Should you play chicken with a salmon? In the last week’s Gear Prudence, bicycling-etiquette columnist Brian McEntee suggested a very genteel approach for dealing with scofflaw riders traveling the wrong way down a bike lane: just exit the lane, and possibly give them a harsh look. Some readers, though, prefer more aggressive tactics: “I definitely hold my line with a determined (not angry) look,” wrote ultrarunnergirl. “The salmon can go into traffic or within inches of parked car doors. On the streets it usually happens, there are always cars driving alongside me.” IMGoph was even more draconian: “The salmoner should go into traffic. They can see if cars are coming toward them and better judge their safety level. If there *is* a car coming? Oh well. One less salmoner. ;)”

Bobby Booshay got more detailed: “Uh, if this is one of our one-road lanes, one bike-lane streets, like Q or R NW, this advice is ludicrous. So I’m going the correct way and you expect me to quickly turn my head—to make sure, you know, there’s no car speeding up to smush me—taking my eyes off the lazy yutz and then enter the roadway. Seems simple enough until when you are checking to see it’s safe, said yutz also veers into the road and you both collide or nearly so. No, no, no, no ,no. My approach is much more simpler and effective. Provided I have time, I slow my speed and yell loudly and clearly, ‘I AIN”T FUCKIN MOVING!’ The salmon’s look of horror at you assert your rights is one of life’s simple pleasures. Sure I usually get a ‘dick!’ or ‘fuck you!’ but I’m not risking injury because you’re too lazy to ride to the appropriate block. YOU veer into traffic; you’re the one creating the havoc; not to mention you can actually see the car traffic.”

LALA pushed back: “If you are going in the direction of traffic, you can proceed in the lane and the potential traffic behind you can slow down yet still continue in the same direction, just like if you were in a street with no bike lane. The salmon would force the oncoming traffic to stop. You can still call the salmon an asshole as you go by (this is very important) but it removes all confusion if you just take the first step and move in the street. This is just another reason why bike lanes shouldn’t exist in the first place and bikes should just occupy the whole lane.”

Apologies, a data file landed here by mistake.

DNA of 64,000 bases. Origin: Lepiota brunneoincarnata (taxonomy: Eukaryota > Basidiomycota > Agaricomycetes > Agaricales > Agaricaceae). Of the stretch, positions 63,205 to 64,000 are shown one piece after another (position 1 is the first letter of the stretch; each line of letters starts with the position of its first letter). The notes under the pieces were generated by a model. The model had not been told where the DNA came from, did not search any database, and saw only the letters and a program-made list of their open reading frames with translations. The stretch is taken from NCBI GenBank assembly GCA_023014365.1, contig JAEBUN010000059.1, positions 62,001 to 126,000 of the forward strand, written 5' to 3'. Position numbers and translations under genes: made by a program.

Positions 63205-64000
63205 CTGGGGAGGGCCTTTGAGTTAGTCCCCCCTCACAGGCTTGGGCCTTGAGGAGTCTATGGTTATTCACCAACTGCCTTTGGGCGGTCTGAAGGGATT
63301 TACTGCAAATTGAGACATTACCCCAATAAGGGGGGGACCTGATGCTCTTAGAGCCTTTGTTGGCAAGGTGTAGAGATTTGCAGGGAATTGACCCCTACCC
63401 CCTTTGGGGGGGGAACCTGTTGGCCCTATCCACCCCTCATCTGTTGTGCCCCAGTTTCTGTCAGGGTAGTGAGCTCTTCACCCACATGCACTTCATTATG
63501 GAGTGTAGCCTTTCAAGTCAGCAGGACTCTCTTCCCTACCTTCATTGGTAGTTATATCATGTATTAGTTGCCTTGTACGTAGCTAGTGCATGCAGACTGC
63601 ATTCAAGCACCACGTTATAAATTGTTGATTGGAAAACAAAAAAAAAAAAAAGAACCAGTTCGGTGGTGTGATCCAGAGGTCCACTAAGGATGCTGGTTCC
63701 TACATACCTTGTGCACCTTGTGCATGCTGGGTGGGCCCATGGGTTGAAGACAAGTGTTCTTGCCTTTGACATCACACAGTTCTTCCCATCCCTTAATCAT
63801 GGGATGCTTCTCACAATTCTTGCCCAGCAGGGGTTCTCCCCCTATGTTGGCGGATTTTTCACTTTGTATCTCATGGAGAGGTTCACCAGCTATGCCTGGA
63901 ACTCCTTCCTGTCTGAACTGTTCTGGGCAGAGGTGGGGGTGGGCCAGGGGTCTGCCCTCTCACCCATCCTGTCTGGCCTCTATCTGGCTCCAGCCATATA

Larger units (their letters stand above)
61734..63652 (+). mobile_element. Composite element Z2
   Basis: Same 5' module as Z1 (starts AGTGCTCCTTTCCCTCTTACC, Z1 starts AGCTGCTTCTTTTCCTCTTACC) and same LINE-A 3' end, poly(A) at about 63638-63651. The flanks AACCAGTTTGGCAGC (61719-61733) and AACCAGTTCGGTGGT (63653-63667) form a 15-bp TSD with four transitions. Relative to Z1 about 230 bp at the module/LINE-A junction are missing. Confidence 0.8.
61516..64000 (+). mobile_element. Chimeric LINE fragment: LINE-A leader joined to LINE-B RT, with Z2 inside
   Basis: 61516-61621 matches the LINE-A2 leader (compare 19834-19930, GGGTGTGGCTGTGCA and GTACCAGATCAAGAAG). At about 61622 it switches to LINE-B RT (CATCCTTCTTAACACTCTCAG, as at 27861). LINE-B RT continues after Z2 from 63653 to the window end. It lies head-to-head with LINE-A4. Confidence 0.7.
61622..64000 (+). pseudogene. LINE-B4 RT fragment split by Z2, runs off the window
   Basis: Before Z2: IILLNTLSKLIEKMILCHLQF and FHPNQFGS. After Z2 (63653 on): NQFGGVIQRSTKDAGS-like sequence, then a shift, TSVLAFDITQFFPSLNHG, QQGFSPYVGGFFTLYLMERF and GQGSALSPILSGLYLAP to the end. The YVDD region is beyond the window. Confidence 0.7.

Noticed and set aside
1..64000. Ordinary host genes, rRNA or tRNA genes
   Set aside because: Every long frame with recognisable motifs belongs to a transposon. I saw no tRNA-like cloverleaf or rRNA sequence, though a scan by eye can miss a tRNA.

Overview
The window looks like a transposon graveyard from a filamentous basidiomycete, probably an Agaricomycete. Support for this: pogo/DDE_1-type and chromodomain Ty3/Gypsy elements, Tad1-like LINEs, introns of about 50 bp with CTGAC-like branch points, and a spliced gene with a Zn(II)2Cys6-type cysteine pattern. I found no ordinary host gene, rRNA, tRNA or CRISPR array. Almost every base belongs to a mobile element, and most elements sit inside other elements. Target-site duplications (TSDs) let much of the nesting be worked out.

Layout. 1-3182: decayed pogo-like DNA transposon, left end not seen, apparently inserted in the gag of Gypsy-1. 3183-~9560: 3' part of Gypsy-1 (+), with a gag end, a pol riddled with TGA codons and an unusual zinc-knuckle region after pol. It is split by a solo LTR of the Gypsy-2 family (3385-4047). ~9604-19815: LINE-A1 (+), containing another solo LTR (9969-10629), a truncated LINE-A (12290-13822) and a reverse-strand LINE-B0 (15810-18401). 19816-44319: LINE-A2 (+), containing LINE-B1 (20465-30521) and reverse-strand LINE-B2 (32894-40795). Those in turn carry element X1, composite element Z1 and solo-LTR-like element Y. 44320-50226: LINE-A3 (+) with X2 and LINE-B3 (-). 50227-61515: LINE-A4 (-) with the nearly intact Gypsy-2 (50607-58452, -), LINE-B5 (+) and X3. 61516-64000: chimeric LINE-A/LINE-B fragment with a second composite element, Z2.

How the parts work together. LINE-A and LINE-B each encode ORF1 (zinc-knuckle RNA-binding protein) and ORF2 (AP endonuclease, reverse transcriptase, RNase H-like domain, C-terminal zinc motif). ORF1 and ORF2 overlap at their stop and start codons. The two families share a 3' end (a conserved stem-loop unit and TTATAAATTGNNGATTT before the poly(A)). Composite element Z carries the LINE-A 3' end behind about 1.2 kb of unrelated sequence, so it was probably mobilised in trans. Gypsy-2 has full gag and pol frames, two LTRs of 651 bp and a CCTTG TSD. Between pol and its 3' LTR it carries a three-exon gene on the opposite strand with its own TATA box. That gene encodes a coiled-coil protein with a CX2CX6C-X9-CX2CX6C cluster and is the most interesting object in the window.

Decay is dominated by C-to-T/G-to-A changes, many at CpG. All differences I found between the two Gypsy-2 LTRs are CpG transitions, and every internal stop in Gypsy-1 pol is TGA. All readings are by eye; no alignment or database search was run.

To reader scotterj2003, the column offered a solution in need of a problem: “I’ve personally never witnessed, or even heard of, a collision like the one described in the column. Even someone who is salmoning is going to take steps to minimize their risk of personal harm...they’re selfish, are they not? So they’ll move out of the way when the time comes.”

But is salmoning occasionally permissible? Reader Nathan identified 15th Street between W and Euclid streets NW as a possible exception: “I find the two bike lanes in the same direction completely unnecessary, so I just take the one on the west side as a south-bound lane.” It’s your life, Nathan!

Marrow Reading

One reader was appalled by last week’s Are You Gonna Eat That? column, for which Laura Hayes tasted the beef marrow with sea urchin, antler mustard, and ink toast at Gypsy Soul in Fairfax. “What is this garbage?” wrote Maru. “In Latin America we feed this crap to pigs.”

District Line Daily: Bowser and Catania Face-Off

A morning roundup of news, opinion, and links from Washington City Paper and around the District. Send tips and ideas to

Sign up: To get District Line Daily—or any of our other email newsletters—sent straight to your mailbox, click here.

Leading mayoral candidates Muriel Bowser and David Catania kicked off the debate season at American University last night with the expected mixture of petty bickering and legislative jabs.